Baglama family (with three double strings and two necks)
Baglama is the most common stringed instrument in Turkey. It is known as baglama, meydan sazi, divan sazi (court saz), bozuk, tambura, cura, uctelli (three-string), onikitelli (twelve-string), carta, irizva, cogur etc. depending on its size and region.
The smallest of the baglama family, and that with the highest pitch, is the cura. Slightly larger and an octave lower is the tambura. The lowest pitch in the baglama family comes from the divan sazi, which is an octave lower than the tambura.
The baglama consists of three sections; Table, chest and stem. The table section is generally made of mulberry wood, the chest from spruce, and the stem from beech, white beech or fir.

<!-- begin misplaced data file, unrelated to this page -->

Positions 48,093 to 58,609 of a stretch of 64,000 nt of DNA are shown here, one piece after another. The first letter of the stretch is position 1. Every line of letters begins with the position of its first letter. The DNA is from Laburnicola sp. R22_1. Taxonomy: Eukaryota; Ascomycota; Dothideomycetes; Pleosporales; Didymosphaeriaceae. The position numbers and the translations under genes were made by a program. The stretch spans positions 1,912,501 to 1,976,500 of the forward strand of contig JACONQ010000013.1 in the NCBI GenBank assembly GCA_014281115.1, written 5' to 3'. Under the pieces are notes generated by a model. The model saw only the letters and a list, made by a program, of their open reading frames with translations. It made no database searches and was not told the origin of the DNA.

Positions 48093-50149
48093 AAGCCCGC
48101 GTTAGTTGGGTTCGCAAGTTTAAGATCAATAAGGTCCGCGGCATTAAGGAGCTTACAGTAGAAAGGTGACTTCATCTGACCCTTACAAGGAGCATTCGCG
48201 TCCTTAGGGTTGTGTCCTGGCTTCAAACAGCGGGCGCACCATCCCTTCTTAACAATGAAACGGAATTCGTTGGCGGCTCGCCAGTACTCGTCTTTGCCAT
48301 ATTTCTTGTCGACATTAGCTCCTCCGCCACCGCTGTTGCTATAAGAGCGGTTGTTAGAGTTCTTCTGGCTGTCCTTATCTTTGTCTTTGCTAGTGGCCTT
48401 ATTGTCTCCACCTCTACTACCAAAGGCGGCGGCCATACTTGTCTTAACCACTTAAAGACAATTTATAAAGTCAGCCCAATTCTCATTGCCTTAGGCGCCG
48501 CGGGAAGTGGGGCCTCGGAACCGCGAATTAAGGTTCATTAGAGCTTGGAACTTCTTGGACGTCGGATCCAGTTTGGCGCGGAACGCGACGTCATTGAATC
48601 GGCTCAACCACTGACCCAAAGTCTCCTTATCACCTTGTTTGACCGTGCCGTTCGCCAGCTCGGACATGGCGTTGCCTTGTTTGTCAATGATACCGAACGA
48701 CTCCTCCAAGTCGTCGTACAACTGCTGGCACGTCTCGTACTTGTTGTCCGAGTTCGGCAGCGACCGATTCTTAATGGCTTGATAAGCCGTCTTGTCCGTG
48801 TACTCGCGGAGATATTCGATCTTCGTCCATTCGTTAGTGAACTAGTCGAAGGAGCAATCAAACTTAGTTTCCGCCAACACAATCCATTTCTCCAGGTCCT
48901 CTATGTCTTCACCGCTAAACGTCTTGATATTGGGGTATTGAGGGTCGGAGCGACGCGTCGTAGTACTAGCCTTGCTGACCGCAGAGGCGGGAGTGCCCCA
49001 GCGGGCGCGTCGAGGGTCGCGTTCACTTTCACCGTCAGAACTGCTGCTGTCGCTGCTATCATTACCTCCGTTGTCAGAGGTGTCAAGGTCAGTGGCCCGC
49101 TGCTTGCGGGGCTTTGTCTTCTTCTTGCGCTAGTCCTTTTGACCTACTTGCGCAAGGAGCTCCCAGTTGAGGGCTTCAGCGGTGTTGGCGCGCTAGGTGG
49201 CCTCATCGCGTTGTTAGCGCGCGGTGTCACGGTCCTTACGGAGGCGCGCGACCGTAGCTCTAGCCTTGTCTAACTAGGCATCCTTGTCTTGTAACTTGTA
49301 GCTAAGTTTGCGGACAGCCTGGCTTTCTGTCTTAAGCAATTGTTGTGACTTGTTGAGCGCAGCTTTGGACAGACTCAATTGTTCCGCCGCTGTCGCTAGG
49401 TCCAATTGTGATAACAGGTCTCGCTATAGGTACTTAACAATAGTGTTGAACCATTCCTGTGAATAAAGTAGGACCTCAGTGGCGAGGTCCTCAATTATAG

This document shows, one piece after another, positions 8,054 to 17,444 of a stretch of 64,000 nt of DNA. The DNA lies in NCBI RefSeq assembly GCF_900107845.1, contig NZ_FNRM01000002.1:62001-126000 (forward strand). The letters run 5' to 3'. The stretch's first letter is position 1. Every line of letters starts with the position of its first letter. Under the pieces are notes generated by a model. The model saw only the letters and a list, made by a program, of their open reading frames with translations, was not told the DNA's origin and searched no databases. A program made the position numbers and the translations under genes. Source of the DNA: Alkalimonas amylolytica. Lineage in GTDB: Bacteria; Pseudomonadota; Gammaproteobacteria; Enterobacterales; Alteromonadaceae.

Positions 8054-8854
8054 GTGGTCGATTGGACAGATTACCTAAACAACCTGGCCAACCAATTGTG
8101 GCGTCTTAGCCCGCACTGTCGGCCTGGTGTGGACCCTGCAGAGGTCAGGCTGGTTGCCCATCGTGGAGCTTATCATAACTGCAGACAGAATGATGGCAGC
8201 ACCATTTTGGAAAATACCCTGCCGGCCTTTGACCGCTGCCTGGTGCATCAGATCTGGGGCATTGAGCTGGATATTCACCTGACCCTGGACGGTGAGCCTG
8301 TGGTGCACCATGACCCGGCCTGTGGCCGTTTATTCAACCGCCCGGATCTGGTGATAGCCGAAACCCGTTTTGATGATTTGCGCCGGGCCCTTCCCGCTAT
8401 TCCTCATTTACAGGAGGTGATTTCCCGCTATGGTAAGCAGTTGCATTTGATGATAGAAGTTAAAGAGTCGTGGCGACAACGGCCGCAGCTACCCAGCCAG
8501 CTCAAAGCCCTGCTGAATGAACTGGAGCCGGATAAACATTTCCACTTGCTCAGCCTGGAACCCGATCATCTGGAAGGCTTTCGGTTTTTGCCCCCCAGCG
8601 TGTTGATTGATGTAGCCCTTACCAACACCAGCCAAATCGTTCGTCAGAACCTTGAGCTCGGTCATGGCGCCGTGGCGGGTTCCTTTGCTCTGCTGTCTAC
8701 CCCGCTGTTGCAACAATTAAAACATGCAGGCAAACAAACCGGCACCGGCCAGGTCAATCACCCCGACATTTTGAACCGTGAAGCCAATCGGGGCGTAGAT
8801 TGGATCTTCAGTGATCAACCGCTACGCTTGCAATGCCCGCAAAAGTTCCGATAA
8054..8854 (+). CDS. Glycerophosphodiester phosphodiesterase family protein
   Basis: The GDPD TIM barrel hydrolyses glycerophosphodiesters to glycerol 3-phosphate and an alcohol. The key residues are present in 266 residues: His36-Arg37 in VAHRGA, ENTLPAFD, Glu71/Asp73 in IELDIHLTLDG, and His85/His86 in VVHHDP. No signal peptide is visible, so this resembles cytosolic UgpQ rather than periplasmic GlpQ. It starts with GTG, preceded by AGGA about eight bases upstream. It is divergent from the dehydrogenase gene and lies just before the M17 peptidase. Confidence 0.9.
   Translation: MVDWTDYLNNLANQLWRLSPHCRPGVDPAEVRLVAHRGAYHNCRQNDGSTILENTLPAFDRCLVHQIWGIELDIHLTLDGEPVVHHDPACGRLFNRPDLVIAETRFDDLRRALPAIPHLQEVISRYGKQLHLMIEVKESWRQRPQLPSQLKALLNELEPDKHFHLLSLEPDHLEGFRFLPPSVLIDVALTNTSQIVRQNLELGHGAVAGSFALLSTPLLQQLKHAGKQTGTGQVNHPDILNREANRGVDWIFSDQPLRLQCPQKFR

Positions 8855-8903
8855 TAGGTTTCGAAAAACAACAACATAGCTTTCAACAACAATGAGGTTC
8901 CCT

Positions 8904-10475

On that part of the stem furthest from the table is a part called the peg, to which the strings are attached. These pegs are used for tuning the instrument. There are frets on the stem tied with fishing line.
The baglama is played with a plectrum made of cherry bark or plastic, and in some regions with the fingers. That mode is playing is called ‘þelpe.’
These string groups can be tuned in different ways. One method consists of tuning the bottom group to La, the middle group to Re, and the top group to Mi. There are a number of other alternatives (Kara, misket, müstezat, abdal, rast etc.).